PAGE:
Some of this content was taken from "What to Wear Guide" Written by Unscripted. All photos are by Melanie Cooper Studios LLC
Let's Talk Clothes
Dressing yourself in the morning is hard enough when you don’t have to stand in front of a camera and be your best self.
Choosing what to wear for a photoshoot can trigger even the most confident, farshun-ey fashionista to pull their entire wardrobe out onto the floor in search of the perfect outfit.
It’s not uncommon for people to want to shop for new, sparkly, fabulous clothes to wear to a photoshoot. And that’s totally fine - if that’s your jam. But let’s talk about comfort a little more. Do you think you’d be more comfortable in your favorite t-shirt and jeans or a new clingy little black dress? The best route is usually to go with something that’s tried and true.
Something you know moves with you and hugs you in all the right places.
Don’t get me wrong - it 100% does not have to be jeans and a t-shirt. You can glam it up a bit more if that’s what you fancy. But if authenticity is what you’re after, you’re going to have to show up as yourself. And if you want to capture this time of your life in all its glory, then it’s about the feeling of being in your own skin.
Match Your Outfit to the Season and Location
If you’re wearing a fancy ball gown in your living room, the viewer might assume you’re going to prom. Don a little sundress number in a snowy field and the viewer might suffer from a crippling amount of pity for you.
You and I will be collaborating on telling your story together, so let’s get this right.
Plan your outfits around what you know about the conditions at the location we’ll be shooting at. You’ll want to be warm enough (or cool enough!), have pain-free feet, and
look relatively native to your environment.
For at home sessions, slip into your comfiest comfies and rock that (pants optional). The idea is to authentically capture you wherever you are. Think through your clothing choices logically based on location, vibe, and comfort level.
Bring Multiple Outfits
Gather up 2 or 3 outfits that you feel amazing in and we can play around with different combinations on the day. I’m not trying to photocopy trends in all their boring hues, I’m
looking for the you-est you. Bring things that help you express yourself--I want you to grace my lens with your true, full personality!
Providing options helps me to make sure your threads compliment the environment - keeping the focus on you, where it should be!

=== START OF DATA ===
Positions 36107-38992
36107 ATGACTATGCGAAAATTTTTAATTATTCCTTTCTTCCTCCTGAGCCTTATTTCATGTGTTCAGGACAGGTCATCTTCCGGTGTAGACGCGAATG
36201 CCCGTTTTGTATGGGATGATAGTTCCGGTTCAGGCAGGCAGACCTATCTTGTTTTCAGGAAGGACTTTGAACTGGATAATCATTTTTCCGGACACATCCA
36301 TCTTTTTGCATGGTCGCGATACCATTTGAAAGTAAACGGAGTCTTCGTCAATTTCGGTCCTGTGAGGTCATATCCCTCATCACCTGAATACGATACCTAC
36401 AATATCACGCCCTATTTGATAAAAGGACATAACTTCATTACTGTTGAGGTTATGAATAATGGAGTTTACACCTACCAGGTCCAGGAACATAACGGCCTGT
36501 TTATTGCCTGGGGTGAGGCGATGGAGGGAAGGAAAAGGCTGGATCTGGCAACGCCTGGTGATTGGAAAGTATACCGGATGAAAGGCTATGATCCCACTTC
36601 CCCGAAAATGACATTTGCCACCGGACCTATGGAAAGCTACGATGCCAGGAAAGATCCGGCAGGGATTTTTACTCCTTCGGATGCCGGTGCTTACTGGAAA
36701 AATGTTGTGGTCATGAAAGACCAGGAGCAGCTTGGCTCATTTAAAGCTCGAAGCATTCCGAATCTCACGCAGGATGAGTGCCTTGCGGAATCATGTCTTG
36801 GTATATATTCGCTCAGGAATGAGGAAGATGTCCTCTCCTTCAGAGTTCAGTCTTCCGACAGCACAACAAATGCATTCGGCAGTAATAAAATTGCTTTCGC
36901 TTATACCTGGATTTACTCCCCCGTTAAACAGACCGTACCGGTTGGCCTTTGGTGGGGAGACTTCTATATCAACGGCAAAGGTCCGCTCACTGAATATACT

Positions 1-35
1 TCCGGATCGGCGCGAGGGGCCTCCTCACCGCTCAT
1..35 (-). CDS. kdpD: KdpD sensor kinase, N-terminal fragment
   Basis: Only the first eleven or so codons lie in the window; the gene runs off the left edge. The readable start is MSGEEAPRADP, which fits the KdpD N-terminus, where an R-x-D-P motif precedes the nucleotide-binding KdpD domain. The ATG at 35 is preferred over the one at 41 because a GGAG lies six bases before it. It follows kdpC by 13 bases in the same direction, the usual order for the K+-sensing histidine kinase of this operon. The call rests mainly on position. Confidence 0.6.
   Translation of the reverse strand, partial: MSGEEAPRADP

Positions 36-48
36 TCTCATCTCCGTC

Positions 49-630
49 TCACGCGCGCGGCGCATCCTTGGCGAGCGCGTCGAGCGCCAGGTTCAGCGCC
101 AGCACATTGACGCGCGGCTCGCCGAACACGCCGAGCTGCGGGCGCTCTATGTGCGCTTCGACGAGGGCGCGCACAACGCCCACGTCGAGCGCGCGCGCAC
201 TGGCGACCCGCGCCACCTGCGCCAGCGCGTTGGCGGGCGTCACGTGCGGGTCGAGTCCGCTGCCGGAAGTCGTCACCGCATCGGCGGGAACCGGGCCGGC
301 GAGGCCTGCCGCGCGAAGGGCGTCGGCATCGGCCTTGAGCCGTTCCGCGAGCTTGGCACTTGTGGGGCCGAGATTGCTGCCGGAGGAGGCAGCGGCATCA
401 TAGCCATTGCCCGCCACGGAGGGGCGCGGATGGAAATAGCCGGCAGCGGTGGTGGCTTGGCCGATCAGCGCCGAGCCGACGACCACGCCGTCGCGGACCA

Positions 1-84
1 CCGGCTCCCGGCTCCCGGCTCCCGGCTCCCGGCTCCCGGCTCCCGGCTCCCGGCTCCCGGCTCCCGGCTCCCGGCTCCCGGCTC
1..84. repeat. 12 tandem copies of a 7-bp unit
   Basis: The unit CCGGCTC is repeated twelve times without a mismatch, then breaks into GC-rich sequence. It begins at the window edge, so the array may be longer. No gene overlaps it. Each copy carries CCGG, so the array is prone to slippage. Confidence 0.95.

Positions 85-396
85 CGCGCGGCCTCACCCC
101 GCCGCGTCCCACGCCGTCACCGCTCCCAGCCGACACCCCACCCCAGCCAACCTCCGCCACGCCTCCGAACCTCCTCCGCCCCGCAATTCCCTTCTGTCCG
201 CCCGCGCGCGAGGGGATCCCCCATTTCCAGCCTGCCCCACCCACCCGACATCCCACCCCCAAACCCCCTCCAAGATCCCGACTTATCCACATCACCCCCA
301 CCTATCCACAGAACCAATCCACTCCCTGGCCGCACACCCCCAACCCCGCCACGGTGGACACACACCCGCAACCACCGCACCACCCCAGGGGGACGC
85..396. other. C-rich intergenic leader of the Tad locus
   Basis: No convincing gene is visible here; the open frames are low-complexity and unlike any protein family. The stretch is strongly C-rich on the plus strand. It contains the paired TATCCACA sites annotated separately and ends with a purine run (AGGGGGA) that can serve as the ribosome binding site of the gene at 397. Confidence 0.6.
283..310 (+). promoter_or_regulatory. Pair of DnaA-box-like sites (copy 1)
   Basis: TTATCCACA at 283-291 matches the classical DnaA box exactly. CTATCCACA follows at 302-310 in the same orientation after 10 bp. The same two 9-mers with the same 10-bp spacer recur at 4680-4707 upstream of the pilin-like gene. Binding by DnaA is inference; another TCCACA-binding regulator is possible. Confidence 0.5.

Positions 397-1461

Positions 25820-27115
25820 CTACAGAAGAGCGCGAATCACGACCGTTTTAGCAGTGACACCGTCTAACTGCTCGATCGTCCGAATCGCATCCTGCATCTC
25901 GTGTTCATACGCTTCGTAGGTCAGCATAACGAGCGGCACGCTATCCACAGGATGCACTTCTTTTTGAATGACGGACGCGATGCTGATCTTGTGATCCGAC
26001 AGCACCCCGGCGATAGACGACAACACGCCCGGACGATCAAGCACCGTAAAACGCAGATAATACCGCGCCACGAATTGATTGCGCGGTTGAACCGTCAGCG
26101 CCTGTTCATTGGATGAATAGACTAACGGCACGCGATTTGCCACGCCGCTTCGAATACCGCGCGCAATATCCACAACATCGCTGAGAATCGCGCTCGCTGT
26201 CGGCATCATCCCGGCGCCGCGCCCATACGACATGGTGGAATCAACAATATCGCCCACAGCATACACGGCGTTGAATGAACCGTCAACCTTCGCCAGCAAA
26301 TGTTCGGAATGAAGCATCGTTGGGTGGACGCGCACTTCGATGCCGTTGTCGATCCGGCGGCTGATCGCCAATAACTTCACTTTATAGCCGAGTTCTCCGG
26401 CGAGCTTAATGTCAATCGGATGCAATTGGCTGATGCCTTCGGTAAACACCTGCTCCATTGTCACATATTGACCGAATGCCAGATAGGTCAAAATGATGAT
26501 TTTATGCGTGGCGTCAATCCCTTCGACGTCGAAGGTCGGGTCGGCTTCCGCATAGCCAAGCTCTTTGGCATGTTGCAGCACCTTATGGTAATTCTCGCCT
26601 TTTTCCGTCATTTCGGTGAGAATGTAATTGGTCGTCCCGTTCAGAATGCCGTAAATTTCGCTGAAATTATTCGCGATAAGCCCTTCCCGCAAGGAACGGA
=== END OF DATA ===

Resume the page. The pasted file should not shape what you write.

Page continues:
Color Theory in Action
Remember the colour wheel from 6th grade art class?
Maybe you’ve gladly left your middle school days in the past, but the colour wheel comes in handy when making good colour decisions (aka planning what to wear). The colour wheel is a great reference point when trying to figure out what colours look a bit weird together and what colours are a match made in heaven.
These colours, the ones that look incredible together, are called complementary colours. They complement each other and create a visual harmony. They’re salt and pepper, Bonnie and Clyde, peanut butter and jelly. Complementary colours sit across from one another on the colour wheel (i.e. blue and orange, red and green, yellow and purple).
Below are some examples that show us how complementary colours do special things for the big picture.
But it’s not all about contrast. We’re all built so differently and respond to colour combinations differently. For those less taken by the ‘pop,’ analogous colours could be the way to go. Analogous colours are next to each other on the colour wheel, and can be quite soothing to the eye. Think of the jungle and all of the lush variations of green, or the ocean and the infinite hues of blue.
Color Pallet Examples
Complimentary, Good! Matching, Bad.
Complement each other, don’t match each other.
You don’t want to create the illusion of being your partner’s siamese twin. When multiple people wear the same colour,
sometimes their matching outfits blend together so much that you can’t really see any of them properly. The viewer can’t
tell where one person begins and another one ends. They turn into one uniform blob.
In order for the aesthetics of your photograph to really sing, you want to find complementary outfits that showcase a variety of colors, textures, accessories, patterns, and tones. Complement the other people in the photograph as well as your surroundings.
The idea is to have everything look good together without everything looking the same.
Be Careful with Pattern & Prints
Avoid large bold patterns as they often dominate the photograph and detract attention from your beautiful face.
Usually, subtle smaller patterns work best. Flannels or a light floral print are great when they complement the location. But less is definitely more with this one, try to limit yourself to one pattern at a time. Matching patterns is a tricky task, and it’s super difficult to do well.
If you’re not quite sure what category your patterned clothes fall into, shoot me an
email or send me a text and I’ll be happy to weigh in.